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King Charles III is a peace-loving man of the people. He is also clumsy, elitist and not entirely sure of what he’s doing. But that’s all right, because he’s our king, and therefore he’s brilliant, because being British is about being great (and laughably, horrifically, posh). This is the message being drummed into the nation’s little people in a slew of newly released books ahead of Saturday’s coronation of the monarch formerly known as the Prince of Wales.
The lavish, pomp-filled ceremony — which could be costing the taxpayer as much as $125 million (we don’t know the real figure, as the British government refuses to comment) — comes as Britons struggle with a worsening cost-of-living crisis. But who cares about that, really? Hooray for the king of England!
There are at least a dozen new children’s titles centering on King Charles adorning the shelves of bookstores up and down the country, including innocuous hide-and-seek and pull-the-flap books searching for either Charles’ crown, which seems to go missing quite easily, or the king himself. There are also royal updates to household names like “Peppa Pig” and “Mr. Men and Little Miss,” which see the world’s favorite hog gleefully anticipate the “corry-nation” and a cast of characters pull out all the stops for a gala ball banquet for the new king.
“One loves being royal,” Peppa Pig tells her friends on the playground after they have all had turns being crowned king or queen and getting a chance to sit on a throne.
One also loves being British, it would seem.
“God Save the King: A Guide to the National Anthem” says it celebrates all things British, including “our unrivaled ability to form a queue.” Inside, people are shown having street parties, toasting the king and waving British flags. In “Pussy Cat, Pussy Cat, Where Have You Been? I’ve Been to London to Visit the King” (doesn’t have quite the same ring to it as the classic), a gray cat is pictured dashing through the sights of London, from Big Ben to the Globe Theatre, with either a camera round its neck or a small Union Jack flag in one of its paws. The feline describes the spots of London with enormous enthusiasm, saying the lions guarding Nelson’s Column are “proud” and the king’s guard band plays “with pride.” As for the coronation, the puss is blown away. “It’s a magical scene.”
Even Eeyore, the hapless, bedraggled donkey friend of Winnie the Pooh, is transformed by being near such greatness, as he trots beside royal horses at the coronation. “Never before had Eeyore looked so grand. Gone was his normal slightly sad and soggy plod,” we are told.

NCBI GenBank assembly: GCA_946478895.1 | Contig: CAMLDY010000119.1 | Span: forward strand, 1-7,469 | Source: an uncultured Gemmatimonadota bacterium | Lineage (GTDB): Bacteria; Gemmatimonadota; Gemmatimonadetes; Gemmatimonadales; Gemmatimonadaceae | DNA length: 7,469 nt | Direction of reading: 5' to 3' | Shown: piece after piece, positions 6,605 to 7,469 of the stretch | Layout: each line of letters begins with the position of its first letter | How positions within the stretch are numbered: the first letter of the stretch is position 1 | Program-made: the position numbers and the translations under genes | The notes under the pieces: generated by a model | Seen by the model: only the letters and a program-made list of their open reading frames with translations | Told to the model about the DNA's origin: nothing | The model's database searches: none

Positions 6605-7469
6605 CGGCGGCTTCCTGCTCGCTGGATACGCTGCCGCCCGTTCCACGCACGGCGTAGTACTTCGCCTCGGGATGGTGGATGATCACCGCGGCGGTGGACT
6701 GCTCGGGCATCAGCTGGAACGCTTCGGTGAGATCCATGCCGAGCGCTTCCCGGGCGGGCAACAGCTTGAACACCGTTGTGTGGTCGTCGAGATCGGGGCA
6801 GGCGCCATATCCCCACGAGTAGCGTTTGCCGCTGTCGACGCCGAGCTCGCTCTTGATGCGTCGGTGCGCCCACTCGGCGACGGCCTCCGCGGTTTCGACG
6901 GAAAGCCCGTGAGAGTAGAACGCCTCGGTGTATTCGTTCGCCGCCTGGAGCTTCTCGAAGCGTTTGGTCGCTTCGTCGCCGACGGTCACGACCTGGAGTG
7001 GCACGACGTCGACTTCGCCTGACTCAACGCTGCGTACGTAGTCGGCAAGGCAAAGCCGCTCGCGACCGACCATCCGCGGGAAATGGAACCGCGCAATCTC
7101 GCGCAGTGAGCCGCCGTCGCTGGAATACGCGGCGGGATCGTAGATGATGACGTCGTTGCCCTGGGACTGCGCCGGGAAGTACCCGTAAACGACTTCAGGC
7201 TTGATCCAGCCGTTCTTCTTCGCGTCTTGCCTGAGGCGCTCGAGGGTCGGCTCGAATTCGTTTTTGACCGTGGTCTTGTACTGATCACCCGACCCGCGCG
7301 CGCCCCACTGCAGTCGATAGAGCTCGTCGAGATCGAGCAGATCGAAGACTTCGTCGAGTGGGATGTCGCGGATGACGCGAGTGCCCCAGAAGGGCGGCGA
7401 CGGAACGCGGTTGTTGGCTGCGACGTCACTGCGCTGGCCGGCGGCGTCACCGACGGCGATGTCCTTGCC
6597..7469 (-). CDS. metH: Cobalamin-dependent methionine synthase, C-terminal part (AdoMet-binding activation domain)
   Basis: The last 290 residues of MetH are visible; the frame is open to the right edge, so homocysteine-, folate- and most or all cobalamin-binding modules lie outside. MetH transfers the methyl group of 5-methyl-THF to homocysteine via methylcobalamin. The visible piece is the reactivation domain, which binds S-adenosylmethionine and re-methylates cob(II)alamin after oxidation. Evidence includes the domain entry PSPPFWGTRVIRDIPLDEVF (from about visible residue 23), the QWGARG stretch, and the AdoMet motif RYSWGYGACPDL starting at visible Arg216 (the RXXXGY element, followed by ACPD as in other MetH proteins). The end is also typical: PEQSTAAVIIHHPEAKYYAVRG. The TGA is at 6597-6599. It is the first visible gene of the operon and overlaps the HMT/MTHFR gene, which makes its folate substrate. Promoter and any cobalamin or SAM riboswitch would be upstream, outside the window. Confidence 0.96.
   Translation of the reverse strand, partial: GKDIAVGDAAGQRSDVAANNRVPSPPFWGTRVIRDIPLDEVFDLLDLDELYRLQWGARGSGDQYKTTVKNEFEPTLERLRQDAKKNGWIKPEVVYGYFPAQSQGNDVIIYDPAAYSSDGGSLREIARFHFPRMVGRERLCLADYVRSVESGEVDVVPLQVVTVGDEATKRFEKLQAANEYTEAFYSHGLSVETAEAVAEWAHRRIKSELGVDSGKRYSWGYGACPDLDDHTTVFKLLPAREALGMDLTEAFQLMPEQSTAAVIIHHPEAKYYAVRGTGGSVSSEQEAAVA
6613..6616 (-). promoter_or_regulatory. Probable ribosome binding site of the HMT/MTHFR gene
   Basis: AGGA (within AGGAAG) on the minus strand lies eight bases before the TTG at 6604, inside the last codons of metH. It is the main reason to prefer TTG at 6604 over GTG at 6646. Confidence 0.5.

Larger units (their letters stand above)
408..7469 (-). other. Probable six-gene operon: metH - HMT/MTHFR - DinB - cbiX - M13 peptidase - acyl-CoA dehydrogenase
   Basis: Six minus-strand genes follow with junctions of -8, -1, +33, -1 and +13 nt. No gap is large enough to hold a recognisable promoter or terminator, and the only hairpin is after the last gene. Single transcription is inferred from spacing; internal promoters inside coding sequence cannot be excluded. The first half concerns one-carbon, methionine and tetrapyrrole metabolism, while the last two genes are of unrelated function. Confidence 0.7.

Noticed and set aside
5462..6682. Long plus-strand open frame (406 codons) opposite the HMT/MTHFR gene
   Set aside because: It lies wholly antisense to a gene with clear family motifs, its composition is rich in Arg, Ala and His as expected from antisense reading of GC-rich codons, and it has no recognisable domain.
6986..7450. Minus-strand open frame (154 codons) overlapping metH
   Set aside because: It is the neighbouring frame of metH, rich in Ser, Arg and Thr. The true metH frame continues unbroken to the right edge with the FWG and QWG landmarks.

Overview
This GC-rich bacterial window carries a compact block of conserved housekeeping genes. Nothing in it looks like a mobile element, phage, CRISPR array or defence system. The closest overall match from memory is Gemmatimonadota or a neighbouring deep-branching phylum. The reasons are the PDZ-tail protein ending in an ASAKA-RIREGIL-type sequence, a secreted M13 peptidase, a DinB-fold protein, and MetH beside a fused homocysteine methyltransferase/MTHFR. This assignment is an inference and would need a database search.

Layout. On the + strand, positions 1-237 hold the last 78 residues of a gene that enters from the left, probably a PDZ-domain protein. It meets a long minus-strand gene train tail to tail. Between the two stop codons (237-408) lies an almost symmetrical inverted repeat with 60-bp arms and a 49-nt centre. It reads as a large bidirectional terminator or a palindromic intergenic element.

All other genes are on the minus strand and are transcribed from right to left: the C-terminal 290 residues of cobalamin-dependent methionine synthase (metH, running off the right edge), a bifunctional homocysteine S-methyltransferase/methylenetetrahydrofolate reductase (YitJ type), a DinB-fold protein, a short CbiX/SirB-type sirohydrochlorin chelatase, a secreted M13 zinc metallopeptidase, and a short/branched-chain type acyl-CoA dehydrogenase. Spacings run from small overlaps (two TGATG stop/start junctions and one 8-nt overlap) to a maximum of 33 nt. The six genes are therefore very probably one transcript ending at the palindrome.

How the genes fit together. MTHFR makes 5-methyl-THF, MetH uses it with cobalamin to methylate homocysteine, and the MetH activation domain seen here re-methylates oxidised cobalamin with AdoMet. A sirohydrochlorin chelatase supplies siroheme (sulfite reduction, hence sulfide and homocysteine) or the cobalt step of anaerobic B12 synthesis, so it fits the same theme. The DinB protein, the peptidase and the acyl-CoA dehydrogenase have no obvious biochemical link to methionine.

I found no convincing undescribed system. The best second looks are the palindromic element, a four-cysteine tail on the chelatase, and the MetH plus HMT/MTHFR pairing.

“The King’s Hats” shows a gormless King Charles wrestling with his various duties and identities. It begins with Charles thinking that his crown — and with it, the book seems to hint, his new role of king — is uncomfortable and heavy. (“His dear mama had worn it well; on her it looked just right.”) Clad in a diaphanous pink dressing gown, his wife, Camilla, the queen consort, appears and tells him, “Do not worry, dear, I know your job is new, but go and find your Happy Place and work out what to do.” Charles then dons a helmet to climb aboard a lifeboat, a wide-brimmed rain hat to visit farmers, a cap to comfort patients in a hospital and a hairnet to walk through a factory, where the workers are piping the cream into cakes decorated with, of course, the red-and-blue Union Jack. Eventually, he gets the hang of his bejeweled new headgear, guided by some encouragement from his gardener, Tom, who reassures him, “Kings are brave.” Here we are introduced to another leitmotif running through the coronation books: Charles is different from common folk but needs to engage with them in order to do his job.
In the same vein, but covering very different anatomy, is “The King’s Pants,” the male version of the enormously popular book by the same author called “The Queen’s Knickers.” On these pages we are introduced to all the underwear that Charles owns, from the organic pants made of Welsh wool and Scottish oats (in case you were wondering, they are edible and are to be used in case of emergencies) to his “meeting the people” pants, his “war pants,” his “peace pants” and, of course, his “coronation pants,” which feature five royal portraits, including one of Elizabeth I, the Tudor queen. “The King cannot be crowned without these,” we are told. But all is soon torn asunder when Charles’ pants get mixed up in the mail and end up — gasp! — in the homes of common folk. Confused members of the public emerge from their small, Victorian terraced houses, scratching their heads in confusion while holding on to the underwear. Luckily, MI5 manages to find them and “thoroughly washes” them before returning them to the king. Phew.
Reading the books, which also include children-friendly biographies of Charles and a “Rainbow Magic” special edition with a character named “Charles the Coronation Fairy,” who is depicted as a young boy juggling golden orbs, I was struck by their projection of a certain kind of Britishness. This is a country where its layfolk are forelock-tugging, deferential and tradition-loving. It is multicultural but only when it comes to those on the streets cheering on the king and queen as they ride down The Mall leading up to Buckingham Palace on coronation day in a gilt-laden carriage. This is a country that believes in glory, that reveres a family that represents a country that once ruled the world through trade and mass exploitation. There are no regrets, no inclusion and, most markedly, no change.
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